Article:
Patrick of Ireland: an evangelical hero
    March 16 2009 by Gary D. Myers, Baptist Press

    NEW ORLEANS — It has been said that everyone is Irish on St. Patrick’s Day, perhaps reflecting some mysterious urge to wear green on March 17.

    St. Patrick’s Day celebrations, laden with mythology and merriment, often have little to do with the historical Patrick, a missionary and early church leader. And while “Irish” revelers overlook the man behind the myth, many Christians also fail to see the importance of Patrick’s ministry.

    What are evangelicals to think of Patrick? And what can be learned from his life and ministry?

    New Orleans Baptist Theological Seminary (NOBTS) professors Rex Butler and Jack Allen believe Patrick is worthy of evangelical attention. Approaching him from different disciplines, Butler and Allen see in Patrick methods and heart attitudes beneficial to today’s church.

    Patrick used the simple clover, common in Ireland, to explain the Trinity — Father, Son and Holy Spirit.

    The title of “Saint” and St. Patrick’s Day activities, unfortunately, have left Patrick with an image problem among evangelicals.

    “As Baptists, we need to avoid calling any historical figure by the title of ‘Saint,’” said Butler, associate professor of church history and patristics at NOBTS. “It is clear from the Bible, especially Paul’s letters, that all believers are saints in the sense that we are sanctified and set apart for God.”

    The title “Saint,” when used by Catholic and Orthodox churches, is very technical in nature, Butler said. It refers to men and women “who exhibited extraordinary holiness and performed miracles during their lives.” These churches believe that “Saints” can intercede on behalf of people living today.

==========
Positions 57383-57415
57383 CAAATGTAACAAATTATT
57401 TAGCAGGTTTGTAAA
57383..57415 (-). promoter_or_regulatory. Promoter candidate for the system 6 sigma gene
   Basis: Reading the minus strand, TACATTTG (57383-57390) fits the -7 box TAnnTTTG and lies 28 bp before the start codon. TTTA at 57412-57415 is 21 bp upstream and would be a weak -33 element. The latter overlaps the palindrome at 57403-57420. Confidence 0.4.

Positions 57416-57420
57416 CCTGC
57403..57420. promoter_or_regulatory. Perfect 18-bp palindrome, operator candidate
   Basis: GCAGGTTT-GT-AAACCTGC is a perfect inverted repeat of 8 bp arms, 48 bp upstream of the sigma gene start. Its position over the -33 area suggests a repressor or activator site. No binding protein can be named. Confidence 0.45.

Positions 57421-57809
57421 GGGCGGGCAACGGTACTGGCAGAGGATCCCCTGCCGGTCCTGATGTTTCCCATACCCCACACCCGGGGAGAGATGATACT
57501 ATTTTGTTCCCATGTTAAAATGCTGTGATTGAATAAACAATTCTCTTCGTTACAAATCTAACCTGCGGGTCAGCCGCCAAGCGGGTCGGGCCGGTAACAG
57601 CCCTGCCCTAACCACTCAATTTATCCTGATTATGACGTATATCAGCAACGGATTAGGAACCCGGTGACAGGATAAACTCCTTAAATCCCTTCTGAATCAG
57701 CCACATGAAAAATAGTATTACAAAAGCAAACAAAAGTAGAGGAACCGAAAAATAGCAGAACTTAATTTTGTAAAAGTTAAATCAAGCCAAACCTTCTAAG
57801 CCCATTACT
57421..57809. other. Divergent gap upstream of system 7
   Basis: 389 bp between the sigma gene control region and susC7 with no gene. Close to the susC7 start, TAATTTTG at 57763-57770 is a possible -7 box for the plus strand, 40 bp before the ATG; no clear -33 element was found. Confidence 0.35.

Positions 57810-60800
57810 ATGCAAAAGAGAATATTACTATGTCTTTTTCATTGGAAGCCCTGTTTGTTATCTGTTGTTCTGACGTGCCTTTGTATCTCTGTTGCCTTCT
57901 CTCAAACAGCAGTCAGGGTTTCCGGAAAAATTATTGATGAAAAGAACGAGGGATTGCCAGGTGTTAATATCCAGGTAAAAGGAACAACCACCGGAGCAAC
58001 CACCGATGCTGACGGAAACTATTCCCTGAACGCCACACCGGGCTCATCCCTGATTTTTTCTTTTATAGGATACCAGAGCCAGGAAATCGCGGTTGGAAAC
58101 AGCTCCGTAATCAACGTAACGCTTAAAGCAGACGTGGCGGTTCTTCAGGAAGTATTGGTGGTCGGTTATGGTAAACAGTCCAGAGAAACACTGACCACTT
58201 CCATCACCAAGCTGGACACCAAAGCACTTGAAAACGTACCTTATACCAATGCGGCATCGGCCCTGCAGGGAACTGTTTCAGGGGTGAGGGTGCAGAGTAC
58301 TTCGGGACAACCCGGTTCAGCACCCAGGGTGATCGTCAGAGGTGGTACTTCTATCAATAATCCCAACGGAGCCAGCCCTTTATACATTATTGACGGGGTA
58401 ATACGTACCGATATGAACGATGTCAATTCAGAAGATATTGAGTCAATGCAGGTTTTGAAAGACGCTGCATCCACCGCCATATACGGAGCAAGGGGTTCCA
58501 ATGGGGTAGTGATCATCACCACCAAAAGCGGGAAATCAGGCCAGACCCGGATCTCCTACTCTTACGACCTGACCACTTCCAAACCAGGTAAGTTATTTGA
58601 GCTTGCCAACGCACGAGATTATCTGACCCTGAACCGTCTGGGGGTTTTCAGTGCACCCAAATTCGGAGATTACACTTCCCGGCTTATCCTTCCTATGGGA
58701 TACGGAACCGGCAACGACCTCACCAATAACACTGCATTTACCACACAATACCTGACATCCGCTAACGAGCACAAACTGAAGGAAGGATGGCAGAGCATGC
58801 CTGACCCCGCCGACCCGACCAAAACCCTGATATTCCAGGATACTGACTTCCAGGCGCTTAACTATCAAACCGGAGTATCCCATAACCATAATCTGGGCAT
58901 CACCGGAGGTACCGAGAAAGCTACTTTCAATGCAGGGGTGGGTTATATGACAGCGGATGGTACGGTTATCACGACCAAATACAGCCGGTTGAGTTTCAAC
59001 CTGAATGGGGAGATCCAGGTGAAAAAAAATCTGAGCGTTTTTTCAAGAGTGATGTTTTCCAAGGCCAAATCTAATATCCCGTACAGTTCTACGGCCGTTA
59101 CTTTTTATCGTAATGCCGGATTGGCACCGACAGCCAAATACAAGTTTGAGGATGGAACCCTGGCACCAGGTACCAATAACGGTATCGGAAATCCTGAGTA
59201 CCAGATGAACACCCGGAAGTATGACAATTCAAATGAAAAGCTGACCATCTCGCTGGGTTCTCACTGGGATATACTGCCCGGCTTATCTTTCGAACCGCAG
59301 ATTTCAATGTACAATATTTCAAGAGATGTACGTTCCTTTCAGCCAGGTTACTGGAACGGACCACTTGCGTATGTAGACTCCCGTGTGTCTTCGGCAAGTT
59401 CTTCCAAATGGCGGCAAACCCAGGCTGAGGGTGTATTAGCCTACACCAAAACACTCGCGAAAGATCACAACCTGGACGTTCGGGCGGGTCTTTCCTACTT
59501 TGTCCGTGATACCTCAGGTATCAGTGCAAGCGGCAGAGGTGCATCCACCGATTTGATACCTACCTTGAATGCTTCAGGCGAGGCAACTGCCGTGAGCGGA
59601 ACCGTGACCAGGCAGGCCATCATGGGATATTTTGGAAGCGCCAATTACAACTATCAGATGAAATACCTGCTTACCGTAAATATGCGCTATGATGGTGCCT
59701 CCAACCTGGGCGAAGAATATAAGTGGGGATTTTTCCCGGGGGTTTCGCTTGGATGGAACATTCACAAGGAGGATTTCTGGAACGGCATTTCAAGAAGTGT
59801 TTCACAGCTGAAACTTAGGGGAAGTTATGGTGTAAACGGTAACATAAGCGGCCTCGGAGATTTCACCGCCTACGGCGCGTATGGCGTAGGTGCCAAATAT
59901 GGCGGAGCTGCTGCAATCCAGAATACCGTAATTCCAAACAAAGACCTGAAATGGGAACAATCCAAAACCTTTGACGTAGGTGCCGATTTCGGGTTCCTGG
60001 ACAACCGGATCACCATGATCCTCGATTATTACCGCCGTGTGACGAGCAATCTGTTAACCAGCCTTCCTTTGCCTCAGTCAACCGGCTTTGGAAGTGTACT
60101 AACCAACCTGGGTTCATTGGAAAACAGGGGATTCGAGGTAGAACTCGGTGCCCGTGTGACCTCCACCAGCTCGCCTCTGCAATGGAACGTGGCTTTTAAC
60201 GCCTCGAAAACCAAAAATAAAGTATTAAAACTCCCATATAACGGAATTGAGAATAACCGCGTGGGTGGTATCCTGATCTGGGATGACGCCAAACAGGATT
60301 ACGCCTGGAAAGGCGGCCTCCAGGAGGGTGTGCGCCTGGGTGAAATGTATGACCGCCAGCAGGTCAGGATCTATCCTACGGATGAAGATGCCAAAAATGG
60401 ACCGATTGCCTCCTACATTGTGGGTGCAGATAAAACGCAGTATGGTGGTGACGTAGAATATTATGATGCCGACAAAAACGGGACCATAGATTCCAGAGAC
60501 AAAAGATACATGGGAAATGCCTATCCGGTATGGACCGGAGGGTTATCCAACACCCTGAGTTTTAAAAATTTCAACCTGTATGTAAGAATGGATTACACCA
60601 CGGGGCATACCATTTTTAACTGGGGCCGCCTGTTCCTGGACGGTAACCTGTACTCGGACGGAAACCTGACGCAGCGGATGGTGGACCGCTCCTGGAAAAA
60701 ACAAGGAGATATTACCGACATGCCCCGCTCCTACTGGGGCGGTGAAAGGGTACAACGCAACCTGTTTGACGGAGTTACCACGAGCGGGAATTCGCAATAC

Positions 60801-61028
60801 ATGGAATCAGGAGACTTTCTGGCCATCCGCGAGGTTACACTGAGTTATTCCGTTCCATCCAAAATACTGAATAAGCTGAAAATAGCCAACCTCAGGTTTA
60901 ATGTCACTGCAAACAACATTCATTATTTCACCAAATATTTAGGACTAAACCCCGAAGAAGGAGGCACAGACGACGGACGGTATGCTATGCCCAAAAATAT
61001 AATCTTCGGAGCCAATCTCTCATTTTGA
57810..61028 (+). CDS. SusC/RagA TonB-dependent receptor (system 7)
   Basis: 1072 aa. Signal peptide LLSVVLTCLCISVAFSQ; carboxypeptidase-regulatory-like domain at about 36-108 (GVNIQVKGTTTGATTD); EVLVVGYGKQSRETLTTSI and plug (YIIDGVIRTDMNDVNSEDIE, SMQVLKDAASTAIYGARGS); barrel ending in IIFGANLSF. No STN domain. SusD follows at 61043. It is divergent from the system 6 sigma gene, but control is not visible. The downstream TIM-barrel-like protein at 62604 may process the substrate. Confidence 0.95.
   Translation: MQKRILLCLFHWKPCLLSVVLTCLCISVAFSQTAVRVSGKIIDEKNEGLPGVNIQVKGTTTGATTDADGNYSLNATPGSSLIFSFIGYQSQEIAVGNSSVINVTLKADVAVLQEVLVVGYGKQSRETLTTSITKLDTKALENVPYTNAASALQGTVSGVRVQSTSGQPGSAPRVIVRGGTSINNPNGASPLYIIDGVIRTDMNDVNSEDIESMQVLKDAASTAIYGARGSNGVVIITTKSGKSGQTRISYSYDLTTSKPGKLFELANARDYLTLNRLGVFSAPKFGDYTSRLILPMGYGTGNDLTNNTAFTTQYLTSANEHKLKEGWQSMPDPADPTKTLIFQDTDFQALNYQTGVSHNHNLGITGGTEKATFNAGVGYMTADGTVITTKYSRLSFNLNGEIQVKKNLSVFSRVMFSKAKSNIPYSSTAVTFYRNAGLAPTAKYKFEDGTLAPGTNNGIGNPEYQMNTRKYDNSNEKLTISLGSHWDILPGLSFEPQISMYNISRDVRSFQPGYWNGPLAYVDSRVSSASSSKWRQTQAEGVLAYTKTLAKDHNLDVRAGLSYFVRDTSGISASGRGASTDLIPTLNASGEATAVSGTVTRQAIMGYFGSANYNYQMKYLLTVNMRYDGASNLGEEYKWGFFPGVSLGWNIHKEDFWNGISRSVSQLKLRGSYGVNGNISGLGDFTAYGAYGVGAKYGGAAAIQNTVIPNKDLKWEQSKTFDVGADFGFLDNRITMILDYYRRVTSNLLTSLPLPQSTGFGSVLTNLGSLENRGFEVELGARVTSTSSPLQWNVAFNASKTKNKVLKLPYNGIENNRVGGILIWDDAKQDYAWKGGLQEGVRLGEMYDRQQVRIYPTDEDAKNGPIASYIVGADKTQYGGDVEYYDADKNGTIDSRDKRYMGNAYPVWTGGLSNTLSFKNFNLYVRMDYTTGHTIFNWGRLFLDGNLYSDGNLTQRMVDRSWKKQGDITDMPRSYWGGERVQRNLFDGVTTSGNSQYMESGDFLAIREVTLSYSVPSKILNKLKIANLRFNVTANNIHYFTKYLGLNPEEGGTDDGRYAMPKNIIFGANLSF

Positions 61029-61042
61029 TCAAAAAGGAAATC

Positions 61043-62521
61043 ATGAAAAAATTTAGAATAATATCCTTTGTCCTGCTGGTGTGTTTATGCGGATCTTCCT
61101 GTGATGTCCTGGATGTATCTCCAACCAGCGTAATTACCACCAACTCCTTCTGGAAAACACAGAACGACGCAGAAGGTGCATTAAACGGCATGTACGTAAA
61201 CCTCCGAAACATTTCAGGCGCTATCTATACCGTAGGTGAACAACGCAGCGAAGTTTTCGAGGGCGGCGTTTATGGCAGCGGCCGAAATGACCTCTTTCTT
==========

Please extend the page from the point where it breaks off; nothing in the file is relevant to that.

“Therefore, I refer to the hero of ‘St. Patrick’s Day’ as ‘Patrick of Ireland,’” Butler said.

    Patrick was born into a Christian home in Britain, the son and grandson of clergymen. Patrick, though, exhibited only nominal Christian faith in his early years. Scholars are not certain when he was born, but many place his birth around 387 A.D.

    The pagan Celtic tribes of Ireland lived in primitive conditions, worshipping nature, living off the land and frequently raiding Britain to steal supplies. In short, the tribes consisted of uncivilized barbarians. During one of their raids on the British Island, Patrick was taken captive and forced into slavery at the age of 16.

    After living as a slave for six years, Patrick escaped and returned to Britain. It was during his time in Ireland that Patrick’s faith in Christ began to grow, Butler said. Shortly after returning to Britain, Patrick entered church ministry.

    “Patrick’s life is a great example of how God uses adversity to draw us to Himself,” Butler said.
    “Over time, he begins to have this deep conviction that God wants him to go back and take the gospel to these horrible people,” said Allen, assistant professor of church planting at NOBTS. “Patrick voluntarily goes back to Ireland and he sets about trying to convert these pagans.”
     
    For Allen, Patrick demonstrated a number of methods that could be beneficial in reaching 21st-century Western culture, particularly the post-Christian areas of North America.

    At the basic level, Patrick’s methods are similar to the current idea of “missional” living in a cross-cultural setting, Allen said. Patrick went on his mission with a “long-haul” mentality and would stay as long as it took to reach a tribe. He and his group lived among the people, learned their habits, sought to fit in without comprise and lived out their faith and ethics among the people. Gradually Patrick was able to share the gospel.